Syed Ali Raza who heads extra-large state-run National Bank of Pakistan also thinks so. But he says large local banks including NBP are prepared to meet the challenges thrown by acquisitions and mergers.
“We’re going to focus on agriculture and on SMEs--the areas where we have the right network and expertise to serve,” he said. “Foreign banks, I think, won’t be able to compete with us in these areas even after they grow in size.”
Unlike the central banks of India and Bangladesh, the State Bank of Pakistan does not require foreign banks to offer farm loans. And they don’t even do it on their own. At the end of 2006, their combined exposure in the agriculture sector was only Rs18.2 million and in fishing and fish-farming sector Rs25 million!
Against that, foreign banks carried personal and consumer loan portfolio of Rs38.4 billion and manufacturing loan portfolio of Rs52 billion at the end of 2006.
Raza and other top bankers say, however, that large local banks now need to make substantial investment in information technology and human resources to compete with the foreign banks. “Foreign banks have latest technologies… they have history of customer care…now as they start using networks of local banks their edge in consumer banking would rise further,” reckoned Raza.
From customers’ viewpoint a key question is whether mergers and acquisitions in the banking sector would squeeze the banking spread—the highest in the region, and bring relief to depositors?
“I think, as competition heats up, the spread would shrink and depositors would certainly benefit. If banks go beyond a certain level in charging their customers, they would lose customers but if they give higher returns to depositors there is no threat except that their banking spread would shrink,” said Raza.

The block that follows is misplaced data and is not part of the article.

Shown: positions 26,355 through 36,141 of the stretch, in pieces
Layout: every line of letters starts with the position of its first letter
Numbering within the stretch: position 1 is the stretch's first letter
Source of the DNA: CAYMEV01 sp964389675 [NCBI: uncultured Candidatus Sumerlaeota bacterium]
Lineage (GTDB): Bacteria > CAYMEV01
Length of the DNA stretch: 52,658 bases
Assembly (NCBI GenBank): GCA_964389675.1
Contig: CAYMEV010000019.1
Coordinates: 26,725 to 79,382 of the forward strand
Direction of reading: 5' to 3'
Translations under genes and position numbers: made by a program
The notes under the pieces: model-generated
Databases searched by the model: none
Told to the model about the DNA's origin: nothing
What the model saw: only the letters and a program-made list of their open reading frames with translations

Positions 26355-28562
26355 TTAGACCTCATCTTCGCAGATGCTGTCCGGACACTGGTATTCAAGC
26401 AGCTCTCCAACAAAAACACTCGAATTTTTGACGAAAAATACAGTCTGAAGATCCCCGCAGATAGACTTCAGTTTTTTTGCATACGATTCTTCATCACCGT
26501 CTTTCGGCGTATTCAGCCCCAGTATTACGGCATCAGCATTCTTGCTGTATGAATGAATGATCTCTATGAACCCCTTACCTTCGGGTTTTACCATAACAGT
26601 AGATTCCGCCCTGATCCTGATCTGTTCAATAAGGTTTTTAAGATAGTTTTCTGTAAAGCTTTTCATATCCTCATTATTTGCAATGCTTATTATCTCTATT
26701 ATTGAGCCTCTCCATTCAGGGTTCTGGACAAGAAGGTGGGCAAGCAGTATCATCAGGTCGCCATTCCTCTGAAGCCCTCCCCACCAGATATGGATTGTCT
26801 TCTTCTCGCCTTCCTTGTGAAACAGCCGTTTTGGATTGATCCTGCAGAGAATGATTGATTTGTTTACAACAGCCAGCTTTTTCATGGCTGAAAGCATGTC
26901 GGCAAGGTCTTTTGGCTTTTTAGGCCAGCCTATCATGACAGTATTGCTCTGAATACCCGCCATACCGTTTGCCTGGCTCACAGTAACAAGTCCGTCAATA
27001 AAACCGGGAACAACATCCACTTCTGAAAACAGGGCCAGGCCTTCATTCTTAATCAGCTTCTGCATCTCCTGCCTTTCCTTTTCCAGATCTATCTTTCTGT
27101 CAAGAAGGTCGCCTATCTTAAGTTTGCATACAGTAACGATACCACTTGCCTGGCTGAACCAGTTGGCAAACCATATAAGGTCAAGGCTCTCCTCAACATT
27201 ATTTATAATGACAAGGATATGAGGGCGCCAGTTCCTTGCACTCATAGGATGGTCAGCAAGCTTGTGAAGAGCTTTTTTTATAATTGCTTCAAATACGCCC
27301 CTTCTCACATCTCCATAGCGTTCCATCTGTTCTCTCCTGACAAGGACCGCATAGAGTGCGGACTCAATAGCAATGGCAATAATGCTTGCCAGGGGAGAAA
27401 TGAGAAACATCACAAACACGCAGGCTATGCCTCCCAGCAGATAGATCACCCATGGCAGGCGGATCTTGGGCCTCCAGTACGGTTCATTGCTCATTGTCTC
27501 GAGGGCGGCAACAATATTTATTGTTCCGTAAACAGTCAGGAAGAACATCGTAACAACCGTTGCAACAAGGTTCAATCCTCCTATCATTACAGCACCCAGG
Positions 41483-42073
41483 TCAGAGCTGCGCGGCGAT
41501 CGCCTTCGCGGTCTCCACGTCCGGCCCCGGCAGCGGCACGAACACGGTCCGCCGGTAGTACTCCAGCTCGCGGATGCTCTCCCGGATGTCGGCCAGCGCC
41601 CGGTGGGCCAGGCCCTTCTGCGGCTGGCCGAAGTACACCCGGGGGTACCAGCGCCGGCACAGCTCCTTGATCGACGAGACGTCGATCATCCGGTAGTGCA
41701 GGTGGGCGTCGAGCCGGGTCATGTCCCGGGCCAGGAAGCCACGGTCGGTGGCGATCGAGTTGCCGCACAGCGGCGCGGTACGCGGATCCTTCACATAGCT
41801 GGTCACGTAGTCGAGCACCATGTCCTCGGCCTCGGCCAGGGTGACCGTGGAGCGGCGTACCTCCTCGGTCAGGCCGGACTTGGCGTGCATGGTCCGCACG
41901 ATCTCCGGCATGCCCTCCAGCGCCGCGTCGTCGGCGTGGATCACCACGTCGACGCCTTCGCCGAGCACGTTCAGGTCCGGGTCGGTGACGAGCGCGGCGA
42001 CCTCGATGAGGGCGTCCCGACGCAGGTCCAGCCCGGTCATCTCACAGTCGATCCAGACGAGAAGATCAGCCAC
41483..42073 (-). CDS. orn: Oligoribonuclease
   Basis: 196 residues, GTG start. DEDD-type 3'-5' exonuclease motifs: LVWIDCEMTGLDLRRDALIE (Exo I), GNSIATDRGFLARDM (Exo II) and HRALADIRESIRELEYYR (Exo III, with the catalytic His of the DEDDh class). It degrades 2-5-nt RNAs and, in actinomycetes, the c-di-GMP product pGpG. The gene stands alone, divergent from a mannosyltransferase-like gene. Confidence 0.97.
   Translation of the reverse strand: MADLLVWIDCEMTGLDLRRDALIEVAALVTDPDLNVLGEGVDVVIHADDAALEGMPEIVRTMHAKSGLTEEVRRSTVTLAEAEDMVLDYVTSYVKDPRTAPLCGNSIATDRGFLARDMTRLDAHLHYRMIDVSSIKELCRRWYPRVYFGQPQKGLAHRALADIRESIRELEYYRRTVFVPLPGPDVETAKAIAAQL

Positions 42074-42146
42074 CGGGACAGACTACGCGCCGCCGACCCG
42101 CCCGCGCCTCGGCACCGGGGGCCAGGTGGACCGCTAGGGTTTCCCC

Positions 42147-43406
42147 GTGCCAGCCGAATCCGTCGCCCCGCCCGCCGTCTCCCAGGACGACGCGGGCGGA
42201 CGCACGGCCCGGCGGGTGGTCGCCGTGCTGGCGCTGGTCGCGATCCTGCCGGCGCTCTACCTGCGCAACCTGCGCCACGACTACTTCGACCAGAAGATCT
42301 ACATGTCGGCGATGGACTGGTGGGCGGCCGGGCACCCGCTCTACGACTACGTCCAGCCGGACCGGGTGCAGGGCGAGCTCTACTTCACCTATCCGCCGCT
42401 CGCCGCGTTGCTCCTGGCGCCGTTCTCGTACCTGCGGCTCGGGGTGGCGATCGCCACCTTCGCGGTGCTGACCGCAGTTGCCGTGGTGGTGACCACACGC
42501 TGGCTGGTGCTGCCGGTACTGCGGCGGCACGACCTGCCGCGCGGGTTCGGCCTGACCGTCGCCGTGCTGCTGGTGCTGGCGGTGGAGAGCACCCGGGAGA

Bankers say a gradual decline in the banking spread—currently at 730 basis points—would not hit the profitability of banks in a big way. Banks can compensate it by increasing their non-interest income and by reducing the operational cost through enhanced efficiency.
Foreign banks have accelerated acquisitions of local ones, mainly because the State Bank of Pakistan has stopped issuing new banking licences except for Islamic banking.
And sponsors of local banks are selling these banks to foreign ones or merging with them because they cannot meet the SBP requirement to increase the paid-up capitals. However, what primarily attracts foreign banks to Pakistan is banks’ growing profitability on the back of rather unchecked increase in banking spread.
The combined profits of 26 out of 35 commercial banks during July-March FY07 rose 18.7 percent to about Rs50 billion from Rs42 billion in July-March FY06.
Privatisation of Habib Bank and United Bank that were bought by foreign investors and acquisitions of local banks by foreign ones has increased the foreign stake in the overall paid-up capital of the banking and financial system supervised by the central bank. SBP Governor Dr Shamshad Akhtar had told a conference in Geneva in February this year that foreign stakes stood at 47 per cent. Now it might be over 50 per cent.